Behrooz Sarshar has clear hopes for his native Iran: “We want to be free, independent, and a good friend for America and the West. This is what we want."
A former colonel in the Iranian police under the reign of the shah, he is one of a group of activists supporting The Iranian Democracy Front, a coalition of 30 opposition groups that met on Capitol Hill earlier this week to press for democracy in Iran.
The conference, "Human Rights Violations in Iran," highlighted the Iranian regime’s dismal record on human records and its disputed nuclear program while calling on the West to continue to pressure the regime in Tehran.
The group is now demanding that the Obama administration throw its support behind the Iranian opposition, tighten sanctions on Tehran and pursue policies that will lead to the end of the regime.
"Help the Iranian people, let us be free," Sarshar said. "Genuine support means helping the opposition groups."
The conference was held as Tehran continues to target Israel, amid the conflict between the Jewish state and Hamas. Iran's Supreme Leader, Ayatollah Ali Khamenei, has been quoted again as calling for Israel's destruction and demanding that the West Bank join Hamas in launching its own missile attacks.
Khamenei called Israel "a rabid dog," accused it of committing "genocide," and said that the Islamic world should arm itself against Israel.
"The Muslim world has a duty to arm the Palestinian nation by all means," he was quoted as saying.
The Iranian opposition says it is clear that the Iran regime, which remains on the U.S. State Department list as the top state sponsor of terrorism, should be removed from power.
The "American administration has put all their eggs in the government's basket, they are totally ignoring every opposition groups, supporters of democracy and I think they are missing a big opportunity to at least have a dialogue with those who are against the regime and could be alternative to it," said one of the conference attendees, Reza Taghizadeh, a professor at Glasgow University who is also an adviser to the Iranian Democracy Front. He was imprisoned by the regime and accuses Tehran of sowing the current Middle East unrest.
"They want to have the region in chaos, it’s as simple as that," he said.
The U.S. State Department told Fox News that it is not aware of any plans to recognize the opposition groups.
"The only way to get rid of the government is the power of the Iranian people," said Dr. Nasr Esfehani, a spokesman for the Iranian Democracy Front, who had served as the minister of the interior in the shah's government. He blames the West's cooperation with and acceptance of the Islamic regime for keeping it in power.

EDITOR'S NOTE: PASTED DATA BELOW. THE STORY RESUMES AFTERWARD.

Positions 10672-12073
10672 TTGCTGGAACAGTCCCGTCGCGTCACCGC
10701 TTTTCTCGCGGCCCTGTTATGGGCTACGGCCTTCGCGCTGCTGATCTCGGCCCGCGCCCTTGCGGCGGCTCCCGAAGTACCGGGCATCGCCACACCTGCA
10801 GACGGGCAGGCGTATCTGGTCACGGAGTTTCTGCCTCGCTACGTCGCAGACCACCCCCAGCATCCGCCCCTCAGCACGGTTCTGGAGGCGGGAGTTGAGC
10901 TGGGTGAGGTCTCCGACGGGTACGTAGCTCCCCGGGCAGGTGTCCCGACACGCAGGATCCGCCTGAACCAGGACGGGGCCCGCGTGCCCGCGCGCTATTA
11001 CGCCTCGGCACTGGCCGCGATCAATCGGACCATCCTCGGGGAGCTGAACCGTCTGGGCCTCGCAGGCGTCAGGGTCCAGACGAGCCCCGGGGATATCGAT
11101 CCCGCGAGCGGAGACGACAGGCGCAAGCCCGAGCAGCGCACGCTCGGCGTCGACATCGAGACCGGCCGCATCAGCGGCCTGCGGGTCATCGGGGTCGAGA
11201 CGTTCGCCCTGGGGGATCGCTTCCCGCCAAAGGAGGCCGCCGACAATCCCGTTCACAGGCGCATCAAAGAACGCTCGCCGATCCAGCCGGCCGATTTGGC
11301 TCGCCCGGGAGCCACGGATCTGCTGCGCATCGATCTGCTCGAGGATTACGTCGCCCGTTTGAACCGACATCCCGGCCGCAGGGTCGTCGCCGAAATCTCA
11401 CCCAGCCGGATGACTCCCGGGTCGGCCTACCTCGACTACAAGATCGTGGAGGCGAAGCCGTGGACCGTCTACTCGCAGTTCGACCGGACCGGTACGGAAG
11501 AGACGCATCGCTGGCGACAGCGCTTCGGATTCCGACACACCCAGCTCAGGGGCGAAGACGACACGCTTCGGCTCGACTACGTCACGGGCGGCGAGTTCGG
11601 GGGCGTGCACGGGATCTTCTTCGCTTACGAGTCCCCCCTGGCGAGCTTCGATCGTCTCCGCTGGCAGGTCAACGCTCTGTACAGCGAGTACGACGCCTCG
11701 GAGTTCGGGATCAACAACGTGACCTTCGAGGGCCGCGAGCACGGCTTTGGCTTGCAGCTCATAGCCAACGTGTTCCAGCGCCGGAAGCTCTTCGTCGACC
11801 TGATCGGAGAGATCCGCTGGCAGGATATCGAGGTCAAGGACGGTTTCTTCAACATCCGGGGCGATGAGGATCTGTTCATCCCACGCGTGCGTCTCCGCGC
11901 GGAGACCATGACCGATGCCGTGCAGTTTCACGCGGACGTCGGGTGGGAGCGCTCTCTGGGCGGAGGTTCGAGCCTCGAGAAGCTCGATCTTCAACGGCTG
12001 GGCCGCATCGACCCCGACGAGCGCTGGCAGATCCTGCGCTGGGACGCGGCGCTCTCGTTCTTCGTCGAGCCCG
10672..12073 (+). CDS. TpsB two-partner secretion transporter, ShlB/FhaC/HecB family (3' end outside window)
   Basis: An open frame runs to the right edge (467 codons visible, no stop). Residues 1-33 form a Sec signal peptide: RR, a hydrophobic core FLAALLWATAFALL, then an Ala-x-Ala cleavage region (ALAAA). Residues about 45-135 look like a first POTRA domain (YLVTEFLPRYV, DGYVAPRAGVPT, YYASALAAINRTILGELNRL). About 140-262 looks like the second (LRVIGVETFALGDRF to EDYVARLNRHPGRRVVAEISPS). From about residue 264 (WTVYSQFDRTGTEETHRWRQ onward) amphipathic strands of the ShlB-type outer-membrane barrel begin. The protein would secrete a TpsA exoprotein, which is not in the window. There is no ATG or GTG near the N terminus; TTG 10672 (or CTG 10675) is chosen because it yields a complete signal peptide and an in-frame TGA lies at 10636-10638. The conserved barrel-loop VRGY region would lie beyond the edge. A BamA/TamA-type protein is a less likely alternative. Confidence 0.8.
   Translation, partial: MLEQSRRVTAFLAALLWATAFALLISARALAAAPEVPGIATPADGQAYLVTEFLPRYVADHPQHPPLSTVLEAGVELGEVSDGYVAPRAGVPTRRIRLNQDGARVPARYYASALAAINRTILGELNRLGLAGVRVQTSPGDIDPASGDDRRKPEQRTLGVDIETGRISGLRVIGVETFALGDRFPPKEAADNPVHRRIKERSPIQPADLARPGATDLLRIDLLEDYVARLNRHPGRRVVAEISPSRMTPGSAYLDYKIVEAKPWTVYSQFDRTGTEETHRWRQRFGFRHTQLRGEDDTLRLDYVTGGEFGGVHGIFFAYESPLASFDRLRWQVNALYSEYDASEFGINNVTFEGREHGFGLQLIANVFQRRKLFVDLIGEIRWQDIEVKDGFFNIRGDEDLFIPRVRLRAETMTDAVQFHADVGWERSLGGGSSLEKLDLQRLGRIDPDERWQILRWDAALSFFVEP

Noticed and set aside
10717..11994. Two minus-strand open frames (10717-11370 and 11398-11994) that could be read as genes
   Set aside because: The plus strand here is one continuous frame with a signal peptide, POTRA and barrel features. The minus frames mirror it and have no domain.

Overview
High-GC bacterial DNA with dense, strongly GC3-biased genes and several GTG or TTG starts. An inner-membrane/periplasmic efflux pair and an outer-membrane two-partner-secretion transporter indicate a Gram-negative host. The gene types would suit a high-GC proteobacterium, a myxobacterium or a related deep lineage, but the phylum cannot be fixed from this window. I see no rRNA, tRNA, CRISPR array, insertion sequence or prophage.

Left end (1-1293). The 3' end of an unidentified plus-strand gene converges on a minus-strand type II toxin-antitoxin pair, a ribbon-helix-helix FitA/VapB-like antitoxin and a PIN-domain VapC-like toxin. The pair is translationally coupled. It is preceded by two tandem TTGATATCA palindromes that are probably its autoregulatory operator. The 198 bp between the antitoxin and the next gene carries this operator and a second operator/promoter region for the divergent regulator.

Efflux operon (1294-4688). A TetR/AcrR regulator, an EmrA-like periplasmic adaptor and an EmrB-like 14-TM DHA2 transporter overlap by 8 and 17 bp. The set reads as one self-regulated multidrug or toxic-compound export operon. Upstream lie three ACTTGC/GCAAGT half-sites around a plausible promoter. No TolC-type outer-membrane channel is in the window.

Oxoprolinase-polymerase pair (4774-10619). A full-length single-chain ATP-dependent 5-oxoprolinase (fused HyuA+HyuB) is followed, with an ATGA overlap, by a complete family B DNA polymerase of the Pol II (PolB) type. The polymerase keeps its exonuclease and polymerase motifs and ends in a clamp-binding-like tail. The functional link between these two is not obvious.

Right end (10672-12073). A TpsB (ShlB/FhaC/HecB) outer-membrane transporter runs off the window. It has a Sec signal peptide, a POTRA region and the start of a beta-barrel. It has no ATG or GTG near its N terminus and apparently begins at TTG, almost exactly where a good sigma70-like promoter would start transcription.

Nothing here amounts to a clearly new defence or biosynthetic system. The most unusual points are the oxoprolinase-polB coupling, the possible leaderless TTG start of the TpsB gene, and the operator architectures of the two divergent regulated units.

"If it were not for help from the West, they would have vanished 20 years ago," he argued.
"The U.S. missed a massive opportunity in 2009 to put its support behind a secular, grassroots opposition movement in Iran," said Lisa Daftari, a Middle East expert and Fox News contributor. She said the Obama administration did not do enough to support the so-called Green Revolution, when a massive number of anti-regime demonstrators took the streets to protest the re-election of then-Iranian President Mahmoud Ahmadinejad, but were gunned down and oppressed by the government.
"The Iranian opposition introduced itself to the world as a population of young, savvy, educated freedom fighters who were the ideal conduit to changing the regime in Tehran. But the U.S. has opted instead to try a policy of diplomacy, failure after failure, meeting after meeting, cozying up to a dangerous regime who has suffocated its own people at home while extending its tentacles in Syria, Lebanon, Iraq and Gaza," Daftari said.
To counter Tehran, The Iranian Democracy Front states that "The Islamic Republic of Iran cannot be reformed. The only solution to reinstating the people's sovereignty is the elimination of the regime. This illegitimate government does not see itself as responsible to the people; its only priority is the continuity of its own existence."
The group says that "the people of Iran, with or without the free world's support, will topple the illegitimate and anti-human Islamic regime ... the best support the free world can provide is to refrain from supporting the Islamic Republic. We strongly believe that the people of Iran will succeed in establishing a secular regime."
Daftari says despite hopes of Iranian reform in the West, nothing will change Tehran's policies.
"They are not interested in negotiations to make significant concessions regarding their nuclear program nor are they interested in curbing their human rights violations," she said bluntly. "But in Washington, the simple goal is to strike a deal with Iran, even if that deal is with a nuclear-armed, Christian persecuting, human rights violating regime."
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Ben Evansky and Lucas Tomlinson contributed to this report.